There are, however, some references to the author’s favourite sport. This must surely be the first — as well as last — book on Hindustani music which mentions both the greatest of all cricketers, Garfield Sobers, and the loveliest of all cricket grounds, Lord’s. And, in an analogy which I understood immediately, Kumar Mukherji observes that Bade Ghulam Ali Khan was to the art of the khayal what Syed Mushtaq Ali was to the art of batsmanship. Both were rigorously trained in the classical style, both perfectly capable of adhering to the canons of tradition and technique. But both were prone to transgression, to displays of flamboyance that were in part a manifestation of individual idiosyncrasy and in part the product of a desire to please. These departures from orthodoxy, however dazzling, were not always rewarding. Thus Bade Ghulam could so easily lose the thread of a raga, or Mushtaq get out for a quick twenty or thirty when the situation demanded that he play a long innings.

“The question that arises,” writes Kumar Mukherji, “is, why did Mushtaq play like that'” “The simple answer,” he continues, “is because of a certain temperament and the desire to play to the gallery. Like Bade Ghulam Ali, he too was a victim of his own skill and virtuosity. Those who are lucky enough to amass wealth easily can be wild spendthrifts. This applies to Ghulam Ali Khan’s music. He was the slave of his own exceptional skill and talent, not their master.”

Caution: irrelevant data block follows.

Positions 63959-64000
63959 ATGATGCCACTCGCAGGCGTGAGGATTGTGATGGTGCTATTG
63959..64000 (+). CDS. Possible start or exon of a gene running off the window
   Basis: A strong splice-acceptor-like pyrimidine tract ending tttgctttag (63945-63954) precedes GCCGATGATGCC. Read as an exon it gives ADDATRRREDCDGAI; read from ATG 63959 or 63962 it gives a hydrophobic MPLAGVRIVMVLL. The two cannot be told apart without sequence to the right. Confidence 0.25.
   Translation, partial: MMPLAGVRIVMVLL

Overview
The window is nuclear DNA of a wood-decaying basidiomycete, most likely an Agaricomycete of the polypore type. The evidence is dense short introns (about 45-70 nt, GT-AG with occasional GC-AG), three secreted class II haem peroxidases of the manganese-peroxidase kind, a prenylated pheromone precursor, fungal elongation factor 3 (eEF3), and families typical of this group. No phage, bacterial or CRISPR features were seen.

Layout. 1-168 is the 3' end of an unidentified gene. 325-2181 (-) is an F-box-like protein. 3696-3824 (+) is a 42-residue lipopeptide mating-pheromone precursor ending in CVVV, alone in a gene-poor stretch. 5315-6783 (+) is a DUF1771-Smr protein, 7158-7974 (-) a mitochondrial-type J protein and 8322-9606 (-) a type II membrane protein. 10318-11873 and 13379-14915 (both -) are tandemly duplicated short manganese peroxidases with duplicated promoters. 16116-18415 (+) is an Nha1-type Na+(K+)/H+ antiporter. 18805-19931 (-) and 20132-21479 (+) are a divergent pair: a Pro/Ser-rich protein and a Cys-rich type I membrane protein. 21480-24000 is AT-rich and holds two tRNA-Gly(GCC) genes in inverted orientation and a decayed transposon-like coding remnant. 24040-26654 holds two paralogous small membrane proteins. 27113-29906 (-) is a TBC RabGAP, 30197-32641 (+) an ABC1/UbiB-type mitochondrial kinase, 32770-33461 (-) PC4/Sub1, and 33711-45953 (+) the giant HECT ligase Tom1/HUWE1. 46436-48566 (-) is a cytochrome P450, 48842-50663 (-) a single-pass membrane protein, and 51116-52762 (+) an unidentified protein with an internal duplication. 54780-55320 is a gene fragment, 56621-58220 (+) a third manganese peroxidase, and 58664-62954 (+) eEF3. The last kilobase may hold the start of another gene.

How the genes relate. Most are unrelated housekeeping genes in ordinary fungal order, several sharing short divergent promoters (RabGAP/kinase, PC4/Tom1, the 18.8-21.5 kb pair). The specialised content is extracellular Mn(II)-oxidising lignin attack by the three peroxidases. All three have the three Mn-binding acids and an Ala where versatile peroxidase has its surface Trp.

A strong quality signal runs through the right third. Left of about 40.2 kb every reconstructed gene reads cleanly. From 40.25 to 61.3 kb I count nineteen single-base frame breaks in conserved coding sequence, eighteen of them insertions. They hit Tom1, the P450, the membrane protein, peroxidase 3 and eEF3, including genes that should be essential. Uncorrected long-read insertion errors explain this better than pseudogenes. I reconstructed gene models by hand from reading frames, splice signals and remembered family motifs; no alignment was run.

As I said, The Lost World of Hindustani Music does not mention politics or politicians, although its author lived through the tumultuous last decades of the Raj and the still more tumultuous first decades of a free India. Nor, although the author was the son of an economist and himself a company director, does the book acknowledge the existence of either the Stock Exchange or the Planning Commission. This is how it should be. For while our lives are determined by politics and economics, from very early on in our existence as a separate species, humans have sought meaning in activities other than making a living or exercising power.